She probably doesn’t realize it, but over the years my wife has subtly expanded my stylistic range. It’s difficult to buy for a clotheshorse like me, but she did a particularly good job a couple of years ago when she got me this custom bracelet from Maven Metals. Coming from the custom world, I love made-to-order things for their superior fit, quality, and in this case, sentimentality.
I had the good fortune to catch up with / interview Ben Hanson, Co-Owner of Maven Metals, to talk about the product and the process.
The Interview With Ben – Co-Founder Maven Metals
Michael: So, how’s your life going, man?
Ben: (laughs) Busy! We just got off of the holidays which were crazy, but it’s still that time of year for us. We stay pretty busy; it’s full-throttle from September to June with Christmas, Valentine’s Day, Mother’s Day, Father’s Day, and graduations.
M: Good for you! So what is Maven Metals? How did you guys get started?
B: We do custom laser engraving and leather goods. The business started with my wife hand-stamping jewelry in our back bedroom on a plastic table in her spare time. I was actually a Mercedes-Benz tech for 12 years; as she started getting busier, I got roped into helping her a little bit. I helped more and more and really saw that there was a need for men’s gifts at the time. The market’s kind of flooded with stuff now but at the time it was pretty lacking. I really didn’t like my job, so after I did some long hours here and at my full-time job for about a year, I quit and now we do this full time.
M: That’s great! And when did this start?
B: Oh, man. Off the top of my head, I’d say six years.
M: I know you said the market is flooded, but you guys make some pretty unique stuff. Was Julie (Ben’s wife and MM’s other co-owner) the driving force behind working with leather and metals?
B: Yeah, she started hand stamping on some pre-made blanks, and then got a request for a leather bracelet. She had to go
down to Tandy Leather, get some stuff out of the scrap bin, and figure out how to make a bracelet. She had no idea how to! Everyone down there was super friendly and helpful, and it just progressed from there. She was pretty busy setting up the business and hand-stamping things at the time, and I thought I could do a better job with leather than our competition. I’m super obsessive.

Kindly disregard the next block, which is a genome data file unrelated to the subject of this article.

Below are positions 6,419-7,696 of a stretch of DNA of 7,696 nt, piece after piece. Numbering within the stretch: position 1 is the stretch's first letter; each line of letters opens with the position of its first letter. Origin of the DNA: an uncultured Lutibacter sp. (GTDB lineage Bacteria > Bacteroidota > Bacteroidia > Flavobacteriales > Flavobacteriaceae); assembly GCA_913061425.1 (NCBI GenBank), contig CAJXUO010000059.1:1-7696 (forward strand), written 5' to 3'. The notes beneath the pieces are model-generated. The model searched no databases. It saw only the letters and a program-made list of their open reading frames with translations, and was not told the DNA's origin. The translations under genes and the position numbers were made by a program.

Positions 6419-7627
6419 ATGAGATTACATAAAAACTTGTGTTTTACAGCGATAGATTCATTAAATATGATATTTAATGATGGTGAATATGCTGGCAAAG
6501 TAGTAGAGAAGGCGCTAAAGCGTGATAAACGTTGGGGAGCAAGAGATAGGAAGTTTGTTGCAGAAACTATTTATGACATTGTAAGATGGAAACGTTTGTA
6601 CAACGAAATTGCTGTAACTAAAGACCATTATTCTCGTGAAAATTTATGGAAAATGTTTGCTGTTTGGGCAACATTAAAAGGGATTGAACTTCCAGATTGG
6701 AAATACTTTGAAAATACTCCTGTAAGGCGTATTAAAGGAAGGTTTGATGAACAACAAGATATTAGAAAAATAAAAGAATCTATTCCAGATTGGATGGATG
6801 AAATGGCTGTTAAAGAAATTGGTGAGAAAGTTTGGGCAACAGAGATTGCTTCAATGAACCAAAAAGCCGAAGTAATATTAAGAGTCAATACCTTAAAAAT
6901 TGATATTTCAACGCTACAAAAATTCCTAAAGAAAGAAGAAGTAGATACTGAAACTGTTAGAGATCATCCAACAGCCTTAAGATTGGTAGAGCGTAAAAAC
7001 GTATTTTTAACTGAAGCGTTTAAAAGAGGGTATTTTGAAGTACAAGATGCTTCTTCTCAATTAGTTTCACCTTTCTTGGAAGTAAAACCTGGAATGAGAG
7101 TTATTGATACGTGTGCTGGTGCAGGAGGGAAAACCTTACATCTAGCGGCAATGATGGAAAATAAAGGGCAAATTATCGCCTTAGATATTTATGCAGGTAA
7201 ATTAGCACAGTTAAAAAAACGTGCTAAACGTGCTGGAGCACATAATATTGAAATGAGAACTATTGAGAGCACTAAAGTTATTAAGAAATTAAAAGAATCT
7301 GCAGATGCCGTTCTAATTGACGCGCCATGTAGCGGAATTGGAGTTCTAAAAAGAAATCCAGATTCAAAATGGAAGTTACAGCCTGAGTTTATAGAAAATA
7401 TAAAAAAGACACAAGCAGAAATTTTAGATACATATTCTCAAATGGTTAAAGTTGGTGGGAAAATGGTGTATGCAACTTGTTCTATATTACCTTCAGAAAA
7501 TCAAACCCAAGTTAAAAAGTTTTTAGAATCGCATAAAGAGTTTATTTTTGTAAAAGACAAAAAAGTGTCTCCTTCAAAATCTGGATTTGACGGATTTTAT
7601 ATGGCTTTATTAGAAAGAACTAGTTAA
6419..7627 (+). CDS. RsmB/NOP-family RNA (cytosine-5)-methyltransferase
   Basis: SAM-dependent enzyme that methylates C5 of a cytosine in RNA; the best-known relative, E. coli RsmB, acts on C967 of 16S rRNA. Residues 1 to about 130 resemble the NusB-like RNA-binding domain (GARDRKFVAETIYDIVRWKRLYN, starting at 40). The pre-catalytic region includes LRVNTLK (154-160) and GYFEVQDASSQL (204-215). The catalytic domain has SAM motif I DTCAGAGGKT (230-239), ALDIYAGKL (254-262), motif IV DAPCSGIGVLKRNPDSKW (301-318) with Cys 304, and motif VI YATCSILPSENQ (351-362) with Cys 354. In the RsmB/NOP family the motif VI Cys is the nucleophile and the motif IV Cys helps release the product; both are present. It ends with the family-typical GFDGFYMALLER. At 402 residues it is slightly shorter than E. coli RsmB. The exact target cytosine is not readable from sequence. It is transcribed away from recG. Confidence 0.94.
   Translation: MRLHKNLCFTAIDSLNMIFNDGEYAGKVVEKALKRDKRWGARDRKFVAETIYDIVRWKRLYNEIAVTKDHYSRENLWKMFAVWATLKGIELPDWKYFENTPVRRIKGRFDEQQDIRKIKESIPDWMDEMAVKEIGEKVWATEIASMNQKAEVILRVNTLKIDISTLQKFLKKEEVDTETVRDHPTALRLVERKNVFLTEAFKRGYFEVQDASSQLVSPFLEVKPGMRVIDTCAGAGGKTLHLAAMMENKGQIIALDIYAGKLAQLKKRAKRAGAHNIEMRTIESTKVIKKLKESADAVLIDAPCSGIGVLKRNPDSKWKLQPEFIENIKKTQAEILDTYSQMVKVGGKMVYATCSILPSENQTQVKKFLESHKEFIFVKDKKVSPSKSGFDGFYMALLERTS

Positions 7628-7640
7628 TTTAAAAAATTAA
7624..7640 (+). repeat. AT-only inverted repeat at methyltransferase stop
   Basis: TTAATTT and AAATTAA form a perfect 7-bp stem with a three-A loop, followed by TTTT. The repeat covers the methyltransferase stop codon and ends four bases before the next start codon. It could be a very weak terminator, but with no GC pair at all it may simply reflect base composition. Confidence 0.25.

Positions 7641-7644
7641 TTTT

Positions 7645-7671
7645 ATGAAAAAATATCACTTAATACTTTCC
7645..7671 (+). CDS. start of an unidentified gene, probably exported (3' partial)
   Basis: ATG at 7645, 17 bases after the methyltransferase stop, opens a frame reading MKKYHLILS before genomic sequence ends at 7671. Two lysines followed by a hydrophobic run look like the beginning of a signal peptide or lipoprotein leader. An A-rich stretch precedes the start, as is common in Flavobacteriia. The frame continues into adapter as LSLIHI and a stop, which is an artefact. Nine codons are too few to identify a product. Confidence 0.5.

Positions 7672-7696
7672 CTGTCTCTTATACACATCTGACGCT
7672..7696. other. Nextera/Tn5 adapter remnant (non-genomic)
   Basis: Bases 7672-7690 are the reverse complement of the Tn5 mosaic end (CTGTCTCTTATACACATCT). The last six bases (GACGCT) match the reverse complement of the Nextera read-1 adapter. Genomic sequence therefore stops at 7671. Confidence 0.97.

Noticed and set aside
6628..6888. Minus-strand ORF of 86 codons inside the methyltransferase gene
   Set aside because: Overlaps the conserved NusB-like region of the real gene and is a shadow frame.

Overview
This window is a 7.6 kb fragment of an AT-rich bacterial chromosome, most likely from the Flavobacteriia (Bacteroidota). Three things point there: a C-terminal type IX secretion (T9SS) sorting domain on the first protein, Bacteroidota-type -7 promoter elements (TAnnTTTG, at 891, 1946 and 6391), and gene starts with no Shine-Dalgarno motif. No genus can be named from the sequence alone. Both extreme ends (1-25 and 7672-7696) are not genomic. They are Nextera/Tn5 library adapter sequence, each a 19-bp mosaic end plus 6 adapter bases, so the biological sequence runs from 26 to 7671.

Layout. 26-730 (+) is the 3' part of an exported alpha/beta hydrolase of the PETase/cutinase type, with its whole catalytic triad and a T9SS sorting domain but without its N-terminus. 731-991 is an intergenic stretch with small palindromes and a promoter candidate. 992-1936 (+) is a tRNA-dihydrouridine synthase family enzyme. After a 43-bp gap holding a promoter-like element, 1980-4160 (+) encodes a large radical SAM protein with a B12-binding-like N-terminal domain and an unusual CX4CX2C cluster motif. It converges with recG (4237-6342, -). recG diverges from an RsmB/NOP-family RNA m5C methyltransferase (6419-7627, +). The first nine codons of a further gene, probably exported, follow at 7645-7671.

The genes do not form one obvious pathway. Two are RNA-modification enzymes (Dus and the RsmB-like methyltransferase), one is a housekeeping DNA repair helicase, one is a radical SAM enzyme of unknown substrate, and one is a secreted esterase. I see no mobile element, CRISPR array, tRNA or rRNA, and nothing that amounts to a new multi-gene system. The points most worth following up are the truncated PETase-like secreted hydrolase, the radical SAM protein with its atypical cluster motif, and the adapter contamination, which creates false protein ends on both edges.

M: Really? Ok!
B: Yeah. This business is now pretty much all we do, it’s seven days a week, a lot of 100-hour weeks. It’s pretty involved (laughs).
M: So it sounds like you’re a Type A personality?
B: (laughs) Yeah, for sure. In pretty much everything I do. Speaking of obsessive, almost all of our leather products end up receiving seven individual coats of paint to achieve the finish we are looking for. This is insanely time consuming and doesn’t make much sense financially at our price point but we’re in this for a lot more than money.
M: That makes sense. Making made-to-order items, the detailing has to be on point. I’m wearing my bracelet right now, and the details are meticulous.
B: You’d be surprised how much better they are now!
M: You mentioned that your process changed. Is there anything you can share without giving away anything that’s top secret?
B: We were stamping for quite a few years, but we do laser engraving now. Our stamping got to be so good that people thought it was engraving. The thing is, stamping can’t be as precise as engraving. One letter would be a little off, and people would be like, “What’s going on here?” and we’d say, “Well, it’s stamped.” They didn’t really care, but it’s not the customer’s job to care.
M: So there’s a difference between stamping and engraving. Can you tell me more about that?